The Remarkable Dorothy L. Sayers – page 1

 

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From the Summer 2018 issue of Knowing & Doing:

The Remarkable Dorothy L. Sayers

by Lindsey Scholl, Ph.D.
Educator and Writer, Trinity Classical School

 
 

traveler enjoying a roadside stroll on the outskirts of London in the 1920s wouldn’t have been surprised to hear the pop-pop-pop of a Ner-A-Car motorcycle approaching on a bright afternoon. Ner-A-Cars were a new and exciting development in the motoring world. Their owners enjoyed “the inspiration of flying on wheels” as they traversed their commute on this long, dark two-wheeled wonder.1 What might have surprised the observant traveler was that this Ner-A-Car was manned by a thirty-something woman “sitting bolt upright as if driving a chariot.”2 The observer might have been shocked to discover that the woman was six months pregnant. And who would have guessed that she was well on her way to becoming one of England’s most successful writers?
  Dorothy L. Sayers (1893–1957), author of sixteen novels, ten plays, six translations, and twenty-four works of nonfiction, was an accomplished writer in multiple genres. Many admirers of C.S. Lewis have heard of her; she usually merits a handful of page references in the index of his biographies. Another class of reader — the fan of paperback mystery novels — knows Sayers as the creator of the memorable, near-perfect Lord Peter Wimsey. Yet again, dramatists might have performed her play The Zeal of Thy House. It is a testament to the breadth of her career that so many different readers know her name, if not all her works. From 1916, when her first book of poems was published, to her death in 1957, Sayers seemed to be everywhere on the English literary scene: she worked in advertising, was one of the first women to graduate from Oxford, became a celebrated novelist, developed a fascinating but orthodox approach to the Trinity, wrote stage plays, wrote radio plays, wrote articles on writing, translated the first two books of Dante’s Divine Comedy and was toward finishing the trilogy when she passed away, perhaps ironically, in the middle of Paradiso.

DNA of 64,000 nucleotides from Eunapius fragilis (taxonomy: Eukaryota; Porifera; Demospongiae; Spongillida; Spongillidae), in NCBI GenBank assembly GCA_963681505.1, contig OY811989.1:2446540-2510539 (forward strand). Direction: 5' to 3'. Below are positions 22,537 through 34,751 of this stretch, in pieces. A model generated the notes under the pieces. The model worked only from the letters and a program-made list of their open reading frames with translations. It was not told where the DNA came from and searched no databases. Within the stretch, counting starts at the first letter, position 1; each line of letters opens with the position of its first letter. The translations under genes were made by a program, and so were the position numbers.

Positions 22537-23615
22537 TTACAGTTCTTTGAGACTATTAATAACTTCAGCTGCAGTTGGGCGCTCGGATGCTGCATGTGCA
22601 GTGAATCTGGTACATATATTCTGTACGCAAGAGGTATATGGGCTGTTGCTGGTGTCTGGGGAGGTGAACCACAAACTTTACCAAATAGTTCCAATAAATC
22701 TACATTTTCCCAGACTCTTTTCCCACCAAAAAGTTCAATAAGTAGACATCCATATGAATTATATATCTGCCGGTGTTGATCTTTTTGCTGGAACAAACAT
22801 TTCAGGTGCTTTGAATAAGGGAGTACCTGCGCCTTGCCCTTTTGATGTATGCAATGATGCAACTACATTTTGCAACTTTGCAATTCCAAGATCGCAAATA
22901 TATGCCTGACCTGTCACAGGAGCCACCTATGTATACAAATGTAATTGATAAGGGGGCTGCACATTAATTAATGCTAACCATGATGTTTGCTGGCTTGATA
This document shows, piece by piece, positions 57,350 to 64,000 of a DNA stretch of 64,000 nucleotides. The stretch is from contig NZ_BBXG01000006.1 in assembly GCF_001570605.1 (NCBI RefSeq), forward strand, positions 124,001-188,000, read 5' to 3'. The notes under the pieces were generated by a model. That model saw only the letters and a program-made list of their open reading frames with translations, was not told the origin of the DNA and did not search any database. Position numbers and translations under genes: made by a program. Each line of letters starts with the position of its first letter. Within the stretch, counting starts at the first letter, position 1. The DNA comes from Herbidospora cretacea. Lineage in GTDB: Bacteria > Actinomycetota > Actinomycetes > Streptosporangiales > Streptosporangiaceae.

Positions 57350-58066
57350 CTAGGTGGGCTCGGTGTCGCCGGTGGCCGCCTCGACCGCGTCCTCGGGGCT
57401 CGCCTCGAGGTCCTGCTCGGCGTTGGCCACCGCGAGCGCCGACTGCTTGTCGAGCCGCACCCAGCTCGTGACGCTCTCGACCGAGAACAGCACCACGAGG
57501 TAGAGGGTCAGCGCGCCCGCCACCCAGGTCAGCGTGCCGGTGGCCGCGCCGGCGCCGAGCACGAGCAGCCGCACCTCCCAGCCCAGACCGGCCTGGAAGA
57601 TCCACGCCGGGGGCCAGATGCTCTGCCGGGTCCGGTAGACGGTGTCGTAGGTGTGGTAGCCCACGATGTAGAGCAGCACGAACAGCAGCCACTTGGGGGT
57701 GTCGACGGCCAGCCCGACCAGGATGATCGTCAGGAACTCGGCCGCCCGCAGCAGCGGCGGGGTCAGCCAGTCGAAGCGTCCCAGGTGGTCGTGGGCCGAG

Sayers had a hard-hitting, humorous, competent style, and reading her would benefit many Christians today, particularly those inclined to use their faith as a cover for sloppy thinking. She had little patience for masking inability with piety, and her writing bears out her commitment to quality craftsmanship. My goal in this article is not only to introduce readers to the body of her work, but also to her colorful, confrontational personality. I have divided her writing under three headings: the Novelist, the Christian, and the Scholar. Naturally, each focus informs the other, and there never appears to have been a time when Sayers was not, at heart, all three. But one can’t properly take in forty years of writing without dividing such a banquet into digestible courses.

 

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